Until December 1988, the Soviet Union underwent a continuous upgrading and modernization of the Armed Forces with priority on the nuclear weapons. The lack of official figures makes it difficult to judge how much of the GDP went to defense purposes. An ordinary assessment was at least 15%. A historical reorientation, which can be summed up as a strategic retreat from Europe and Asia, began with President Gorbachev’s speech at the UN in December 1988. Fundamental was the economic situation of the Soviet Union. Milestones from 1989 on the road that led the last Russian soldier to leave the eastern part of Germany (formerly the GDR) in August 1994 and at the same time the three Baltic states were 1) the 4 + 2 agreement between the victorious forces in World War II and the two German states; 2) Germany’s Unification 1990; 3) the CFE Agreement (1990) and 4) the Warsaw Pact and later in 1991 5) the dissolution of the Soviet Union. To this should be added 6) the bilateral nuclear agreement START 1 (1991) between the United States and the Soviet Union, which reduced before 2003 more than 2/3 of the strategic nuclear weapons to a maximum of 3,500 warheads per state, of which a maximum of 1,750 were submarines.. In April 2010, US and Russian Federation presidents in Prague signed an extension of START 1.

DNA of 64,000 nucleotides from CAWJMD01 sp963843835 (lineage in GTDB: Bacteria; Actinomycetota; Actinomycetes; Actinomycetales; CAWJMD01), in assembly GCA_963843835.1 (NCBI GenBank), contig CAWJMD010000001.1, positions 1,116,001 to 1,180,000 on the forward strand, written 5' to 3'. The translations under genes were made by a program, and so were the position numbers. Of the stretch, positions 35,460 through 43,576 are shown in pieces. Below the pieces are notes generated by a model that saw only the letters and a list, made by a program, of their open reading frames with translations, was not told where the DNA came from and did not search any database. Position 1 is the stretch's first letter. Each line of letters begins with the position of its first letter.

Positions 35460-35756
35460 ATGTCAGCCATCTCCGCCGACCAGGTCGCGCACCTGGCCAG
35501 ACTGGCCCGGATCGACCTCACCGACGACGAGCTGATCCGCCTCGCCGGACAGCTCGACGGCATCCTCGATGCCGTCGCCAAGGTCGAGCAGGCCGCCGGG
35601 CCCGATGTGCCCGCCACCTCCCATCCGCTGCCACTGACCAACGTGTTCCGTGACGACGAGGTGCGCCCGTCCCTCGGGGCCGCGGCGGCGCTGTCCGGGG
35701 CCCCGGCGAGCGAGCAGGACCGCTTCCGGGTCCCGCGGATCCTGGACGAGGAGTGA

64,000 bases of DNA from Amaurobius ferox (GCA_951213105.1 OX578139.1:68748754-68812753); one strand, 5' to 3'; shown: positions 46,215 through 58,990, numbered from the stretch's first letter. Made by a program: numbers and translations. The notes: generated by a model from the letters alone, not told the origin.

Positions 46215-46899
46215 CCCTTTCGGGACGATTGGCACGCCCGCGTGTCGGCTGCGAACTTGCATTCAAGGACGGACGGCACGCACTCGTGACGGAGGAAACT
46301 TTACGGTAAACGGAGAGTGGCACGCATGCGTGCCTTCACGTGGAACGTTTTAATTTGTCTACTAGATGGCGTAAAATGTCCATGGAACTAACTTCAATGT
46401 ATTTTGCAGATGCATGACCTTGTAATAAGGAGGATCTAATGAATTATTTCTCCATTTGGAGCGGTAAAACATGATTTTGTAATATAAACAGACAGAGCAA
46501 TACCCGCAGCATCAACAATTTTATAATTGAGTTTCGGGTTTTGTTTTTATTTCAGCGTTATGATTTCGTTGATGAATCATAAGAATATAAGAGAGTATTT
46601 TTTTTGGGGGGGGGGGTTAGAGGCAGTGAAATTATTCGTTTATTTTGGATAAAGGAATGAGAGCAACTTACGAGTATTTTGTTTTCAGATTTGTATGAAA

Russia Army

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According to the Chemical Weapons Convention, which Russia ratified in 1997, all chemical weapons would have been destroyed in 2013. At this point, however, nearly 25 percent of the original stocks are still expected to have been destroyed.

A change in relations with the United States, Europe and NATO was made on May 27, 1997, when a decision was made to expand NATO eastward and to invite the Russian Federation to join a new Euro-Asian Partnership Council. This means that the Russian Federation may participate in the Council of Ministers, and with the ambassador and liaison officers, but without veto rights. The old NATO’s mission, according to its First Secretary-General Lord Ismay, “to keep the Russians out, the Americans inside and the Germans down” is replaced by the “new Russians” in the new NATO, that is, involved in European security.